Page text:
|Dr Chris Hutson|
Decommissioning legacy nuclear facilities requires innovative characterisation technologies due to extreme levels of radioactive hazard, which destroys or saturates conventional detectors. Such technologies will be required to map multiple sources of radioactivity in facilities which have small access ports, contain complex networks of pipes and vessels, and have a high radiation hazard. This can either be in an operational plant that is heading towards decommissioning or following an incident.
Diamond based radiation detectors offer a novel technology allowing the non-destructive assay of highly radioactive environments in the civil nuclear sector. The miniature diamond detector system developed at Bristol allows real time dose rate measurements to be made remotely from inside difficult to access areas, creating maps of radioactivity in facilities which have small access ports, contain complex networks of pipes and vessels, and have a high radiation hazard.
Compared with conventional technology diamond detectors are radiation tolerant, miniature, and can measure an extraordinary range of dose rates. Controlled testing of the device’s response to radiation has allowed detector calibration, enabling previously impossible dose rate measurements to be made inside nuclear plant. This new tool for characterisation of radiologically hazardous environments is a game-changer, improving the availability and quality of dose rate data used in safety case justifications.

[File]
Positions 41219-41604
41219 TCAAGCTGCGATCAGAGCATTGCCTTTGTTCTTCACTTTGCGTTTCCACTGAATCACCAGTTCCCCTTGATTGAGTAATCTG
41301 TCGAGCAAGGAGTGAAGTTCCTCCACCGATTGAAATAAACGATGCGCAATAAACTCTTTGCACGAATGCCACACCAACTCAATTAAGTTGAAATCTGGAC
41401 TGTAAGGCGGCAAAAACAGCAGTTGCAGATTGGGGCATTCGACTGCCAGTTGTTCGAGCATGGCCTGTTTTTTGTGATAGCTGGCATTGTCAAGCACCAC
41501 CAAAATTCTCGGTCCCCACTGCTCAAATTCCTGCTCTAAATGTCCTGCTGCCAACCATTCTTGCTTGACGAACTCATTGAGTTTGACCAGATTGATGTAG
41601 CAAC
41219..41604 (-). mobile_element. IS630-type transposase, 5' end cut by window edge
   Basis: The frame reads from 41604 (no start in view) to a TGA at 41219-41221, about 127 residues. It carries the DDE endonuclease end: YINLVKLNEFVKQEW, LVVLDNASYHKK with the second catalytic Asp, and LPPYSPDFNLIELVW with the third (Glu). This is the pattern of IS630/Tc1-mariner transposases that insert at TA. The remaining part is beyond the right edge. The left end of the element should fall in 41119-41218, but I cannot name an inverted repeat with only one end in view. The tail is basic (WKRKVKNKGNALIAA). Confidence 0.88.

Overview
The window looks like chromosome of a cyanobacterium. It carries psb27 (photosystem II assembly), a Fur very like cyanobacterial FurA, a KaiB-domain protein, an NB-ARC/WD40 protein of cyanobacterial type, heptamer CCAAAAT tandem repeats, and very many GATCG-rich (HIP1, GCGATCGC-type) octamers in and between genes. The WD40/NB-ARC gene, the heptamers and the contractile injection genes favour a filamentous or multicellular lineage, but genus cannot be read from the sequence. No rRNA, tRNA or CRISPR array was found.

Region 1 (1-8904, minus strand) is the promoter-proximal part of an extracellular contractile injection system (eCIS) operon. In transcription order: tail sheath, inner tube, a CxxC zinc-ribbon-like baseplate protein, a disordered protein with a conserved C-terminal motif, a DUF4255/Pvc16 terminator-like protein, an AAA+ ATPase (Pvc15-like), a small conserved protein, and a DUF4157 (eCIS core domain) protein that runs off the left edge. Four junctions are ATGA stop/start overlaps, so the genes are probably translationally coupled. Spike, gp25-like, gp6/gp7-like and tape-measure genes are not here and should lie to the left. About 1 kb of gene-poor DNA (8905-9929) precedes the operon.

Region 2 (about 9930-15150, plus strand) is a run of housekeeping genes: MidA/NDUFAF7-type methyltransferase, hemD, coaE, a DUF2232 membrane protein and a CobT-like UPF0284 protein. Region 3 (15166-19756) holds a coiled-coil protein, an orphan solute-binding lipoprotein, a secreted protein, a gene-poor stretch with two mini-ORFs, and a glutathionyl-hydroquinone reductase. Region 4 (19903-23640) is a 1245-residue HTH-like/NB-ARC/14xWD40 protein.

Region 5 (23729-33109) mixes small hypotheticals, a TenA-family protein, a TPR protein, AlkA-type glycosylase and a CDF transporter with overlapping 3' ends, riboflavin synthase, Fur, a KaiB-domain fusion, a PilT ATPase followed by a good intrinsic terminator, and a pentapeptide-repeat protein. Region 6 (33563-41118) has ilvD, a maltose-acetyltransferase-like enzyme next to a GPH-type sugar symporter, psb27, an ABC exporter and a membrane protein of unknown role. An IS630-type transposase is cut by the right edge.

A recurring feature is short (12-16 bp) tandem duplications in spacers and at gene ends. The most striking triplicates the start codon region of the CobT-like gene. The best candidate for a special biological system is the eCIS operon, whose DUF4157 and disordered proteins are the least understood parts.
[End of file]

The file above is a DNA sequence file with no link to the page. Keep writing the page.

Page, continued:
Following testing in controlled environments the diamond detector system has been successfully deployed in an active cell on the Sellafield Site. The diamond detector was lowered into an active cell on Sellafield Site, and its calibrated response plotted in real time, showing how radiological contamination was concentrated toward the bottom of the cell (Figure 4). Further deployments are planned to characterise other highly radioactive cells where data collection has been previously difficult to obtain.
The system’s ease of use was commended and the real-time display allowed the operators to maximise data collection in areas of interest. Custom-built software ensured the data and statistics collected from the device during deployment was output in a form appropriate for decision makers and safety case authors.
The response of the diamond detector as a function of radiation dose rate has been measured using a high activity Co-60 available through a collaboration with Kyoto University Research Reactor Institute, Japan (Figure 5). The continuous generation of charge carriers within the diamond crystal leads to a small but measurable current, and this signal is proportional and calibrated to the dose rate experienced by the detector.
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